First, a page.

Bans, Walls, Raids, Sanctuary: Understanding US Immigration for the Twenty-First Century.

AuthorPeach, Douglas

Bans, Walls, Raids, Sanctuary: Understanding US Immigration for the Twenty-First Century by A. Naomi Paik (University of California Press, 2020)

Dr. A. Naomi Pair's scholarly contributions to the expansion of abolitionist studies began in 2010, with her work initially examining the efFects of imperial militarism on targeted communities' human rights. Her first book, Rightlessness: Testimony and Redress in US Prison Camps since World War II (University of North Carolina Press, 2018), featured the voices of inhabitants of US prison camps and their various experiences resisting a system that strips from them the right to even possess rights.

In Bans, Walls, Raids, Sanctuary: Understanding US Immigration for the Twenty-First Century, Paik gives the reader an epistemological foundation for the historical US legacy of violence against immigrants. In an effort to address the emergent concerns and anxieties that Donald Trump's ascension to political power brought to her students and her community, Paik took it upon herself to trace the lineage of US anti-immigrant rhetoric to its willfully forgotten roots. In order to do this, Paik created a genealogy of four specific themes--bans, walls, raids, and sanctuary--that scaffold the book's overarching examination of historic spaces of racialized exclusion and removal. Paik's most salient concern is situating current legal atrocities within those historical political actions in the United States that were equally monstrous. The goal of this new work from Paik is to educate readers with the knowledge that they need to organize and combat these xenophobic and ethnocentric structures of oppression and domination.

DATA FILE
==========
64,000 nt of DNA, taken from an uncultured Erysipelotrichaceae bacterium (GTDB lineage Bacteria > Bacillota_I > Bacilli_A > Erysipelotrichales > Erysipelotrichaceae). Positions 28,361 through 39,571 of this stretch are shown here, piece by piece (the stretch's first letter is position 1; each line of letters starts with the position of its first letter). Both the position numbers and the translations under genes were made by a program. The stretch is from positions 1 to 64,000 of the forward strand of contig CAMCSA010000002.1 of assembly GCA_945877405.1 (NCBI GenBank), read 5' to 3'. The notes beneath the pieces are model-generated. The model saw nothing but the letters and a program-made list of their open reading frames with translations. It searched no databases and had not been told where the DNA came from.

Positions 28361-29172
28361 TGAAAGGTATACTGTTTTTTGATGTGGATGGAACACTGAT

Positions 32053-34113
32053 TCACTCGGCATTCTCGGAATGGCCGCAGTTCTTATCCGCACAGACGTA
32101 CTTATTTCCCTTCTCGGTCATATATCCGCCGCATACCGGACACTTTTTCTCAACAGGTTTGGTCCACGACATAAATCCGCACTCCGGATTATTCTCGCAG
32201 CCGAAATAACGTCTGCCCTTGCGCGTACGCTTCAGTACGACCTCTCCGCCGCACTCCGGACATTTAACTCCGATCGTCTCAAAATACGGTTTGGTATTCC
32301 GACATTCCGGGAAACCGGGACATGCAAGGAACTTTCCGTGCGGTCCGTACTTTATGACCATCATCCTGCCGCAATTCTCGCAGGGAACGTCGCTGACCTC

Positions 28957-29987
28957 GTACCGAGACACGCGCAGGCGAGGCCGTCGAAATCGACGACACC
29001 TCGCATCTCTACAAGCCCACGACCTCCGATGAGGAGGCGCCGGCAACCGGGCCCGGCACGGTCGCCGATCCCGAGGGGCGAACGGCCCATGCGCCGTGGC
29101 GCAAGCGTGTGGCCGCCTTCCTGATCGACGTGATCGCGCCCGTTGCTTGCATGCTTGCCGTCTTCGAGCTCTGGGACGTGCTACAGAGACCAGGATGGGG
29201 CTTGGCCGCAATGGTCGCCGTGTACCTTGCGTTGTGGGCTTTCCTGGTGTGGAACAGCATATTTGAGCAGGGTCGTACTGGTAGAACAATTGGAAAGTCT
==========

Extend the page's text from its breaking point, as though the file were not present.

In the book's first section on bans, Paik begins by highlighting the distinctions historically made between so-called desired and undesired immigrants as the key to understanding common misconceptions of the US as a nation of immigrants. Through a succinct chronological overview of exclusionary legislation and policies, Paik establishes the historically rooted discriminatory malfeasance extolled upon those considered undesired in this country, juxtaposing ideas about a nation of immigrants with the real life, commonplace, legal ramifications inflicted upon them. The author indicates that although this systematic exclusion has had racial motivations from the very beginning, race has not been the sole motive for discriminatory treatment. Throughout our history, immigrants have been subjected to and...

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